"The Oath," a documentary by filmmaker Laura Poitras, opens a window into the world of al-Qaida, Osama Bin Laden, the detention center at Guantanamo Bay and the image of the United States in Yemen.
Shot in Yemen and Guantanamo, Cuba, the film won the award for best cinematography at the Sundance Film Festival and comes at a time of heightened interest in the Yemeni branch of al-Qaida.
In "The Oath," the man known as Abu Jandal appears troubled. He's a taxi driver in Sana'a, Yemen's capital, and he struggles to make a living.
Abu Jandal also obsesses about his brother-in-law, Salim Hamdan, who spent seven years in the US prison at Guantanamo Bay,Cuba. Abu Jandal shows his young son pictures of him and Salim Hamdan. He asks the little boy "Where is Uncle Salim?"
The boy shyly replies, "In Cuba." "What is he doing in Cuba?" Prods Abu Jandal. "He's imprisoned," replies the child.
"Who put him in prison?" Continues Abu Jandal. "America," responds the kid.
But Abu Jandal also says he feels responsible for Salim's fate. He got his brother-in-law to join al Qaida in 1996. At the time, Abu Jandal was Bin Laden's bodyguard but, he says, Salim was not a terrorist. Abu Jandal left Bin Laden in 2000, despite a loyalty oath, and he settled into family life. In an interview with the VOA, director Laura Poitras says Abu Jandal's and Salim Hamdan's relationship is about larger issues.
"It's this family drama that walks us through the history of 9/11, of Guantanamo of interrogation," says the filmmaker.
Hamdan was arrested in Afghanistan and was transferred to Guantanamo shortly after the September 11 attacks on the U.S. He remained there for seven years. Poitras doesn't show Hamdan's face. But his letters to his family speak of his torment.
"A month is like a year here. I have pains in my back and leg and I itch from lack of sunshine," Salim writes.
During an interview with VOA, Poitras was emotional about Salim's ordeal she said "Guantanamo is a nightmare. It's a national nightmare. It's unimaginable to me that Guantanamo is entering into its ninth year. I mean how is it possible that we 're holding people outside the law that have been charged with nothing!"
Hamdan's military defense lawyer Lt. Commander Brian Mizer, agrees. While in Yemen, Mizer spoke with relatives of Guantanamo detainees. He said "the use of coerced confessions is one of the fundamental problems of the military commissions. Americans and in particular the American government cannot understand how Bin Laden had farmers, had mechanics, had cooks. They see Hamdan next to Bin Laden and therefore he must be a terrorist."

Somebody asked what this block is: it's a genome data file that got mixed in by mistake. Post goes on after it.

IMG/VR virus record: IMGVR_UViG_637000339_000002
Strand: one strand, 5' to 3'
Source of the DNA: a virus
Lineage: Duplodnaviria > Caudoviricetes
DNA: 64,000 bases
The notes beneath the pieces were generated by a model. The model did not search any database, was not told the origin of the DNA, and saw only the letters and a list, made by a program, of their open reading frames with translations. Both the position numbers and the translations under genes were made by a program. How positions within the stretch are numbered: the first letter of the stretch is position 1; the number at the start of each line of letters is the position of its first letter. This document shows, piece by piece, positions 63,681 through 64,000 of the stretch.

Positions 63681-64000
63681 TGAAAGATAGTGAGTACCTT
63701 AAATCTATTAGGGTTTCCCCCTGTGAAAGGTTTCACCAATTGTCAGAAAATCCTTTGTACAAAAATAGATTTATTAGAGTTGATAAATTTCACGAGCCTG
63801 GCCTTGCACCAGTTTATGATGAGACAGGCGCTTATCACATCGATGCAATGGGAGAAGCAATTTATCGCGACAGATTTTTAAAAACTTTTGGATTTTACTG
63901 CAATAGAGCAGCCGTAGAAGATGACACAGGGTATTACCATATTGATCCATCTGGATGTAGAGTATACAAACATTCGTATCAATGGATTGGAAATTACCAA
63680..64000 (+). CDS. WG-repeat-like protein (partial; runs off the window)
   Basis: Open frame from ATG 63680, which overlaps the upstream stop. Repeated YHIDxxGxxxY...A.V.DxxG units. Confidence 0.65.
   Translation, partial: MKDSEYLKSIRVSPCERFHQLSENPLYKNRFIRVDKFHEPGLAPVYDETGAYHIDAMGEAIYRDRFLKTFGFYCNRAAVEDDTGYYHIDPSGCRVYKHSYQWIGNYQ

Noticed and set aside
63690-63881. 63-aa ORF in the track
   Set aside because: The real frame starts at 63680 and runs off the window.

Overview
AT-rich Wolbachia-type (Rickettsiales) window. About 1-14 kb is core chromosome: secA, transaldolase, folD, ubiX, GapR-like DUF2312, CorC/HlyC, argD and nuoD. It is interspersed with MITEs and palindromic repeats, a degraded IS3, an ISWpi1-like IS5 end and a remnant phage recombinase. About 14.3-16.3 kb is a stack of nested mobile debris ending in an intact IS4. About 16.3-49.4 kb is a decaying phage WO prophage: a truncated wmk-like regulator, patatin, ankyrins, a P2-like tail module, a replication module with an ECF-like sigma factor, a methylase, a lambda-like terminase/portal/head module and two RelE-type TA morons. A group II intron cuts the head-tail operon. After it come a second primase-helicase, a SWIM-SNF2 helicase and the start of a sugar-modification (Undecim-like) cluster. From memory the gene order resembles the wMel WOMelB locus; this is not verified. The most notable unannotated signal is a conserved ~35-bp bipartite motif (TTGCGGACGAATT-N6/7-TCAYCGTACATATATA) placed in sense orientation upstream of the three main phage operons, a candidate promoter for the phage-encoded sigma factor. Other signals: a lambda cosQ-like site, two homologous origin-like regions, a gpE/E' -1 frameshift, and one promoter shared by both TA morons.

In Yemen, Poitras focused on Abu Jandal. The man is complicated, deeply religious, and charismatic. He denounces terrorist acts that kill innocent civilians but he also feels torn about breaking his oath to Bin Laden. He says al-Qaida in Yemen has grown from a fringe group into a strong social movement. Poitras films Abu Jandal being interviewed by New York Times reporter Robert Worth.
Throught a translator Abu Jandal said "Yemen is a marketplace of ideologies. The problem with the new generation of al-Qaida is that they are not guided by al -Qaida's original goals. They believe they should attack any foreign target no matter what."
Abu Jandal is not appealing in the movie. He likes the spotlight. He despises America and its foreign policy but he also fears the new al-Qaida. Abdul Ghani Al-Iryani, a political analyst who advised Poitras, tells VOA he has similar fears. "The second generation of al-Qaida are much more dangerous than the older one. They came about because of the invasion of Iraq and they are very angry. They consider everybody to be the enemy including fellow Muslims and fellow Yemenis," says Al-Iryani.
FULL INTERVIEW WITH ABDUL GHANI AL-IRYANI
Poitras does not take sides. She says she tells it like it is. Her documentary "The Oath," links al-Qaida's growth in Yemen to anger at U.S. foreign policy in the Middle East and to the controversial detention of terror suspects at Guantanamo Bay.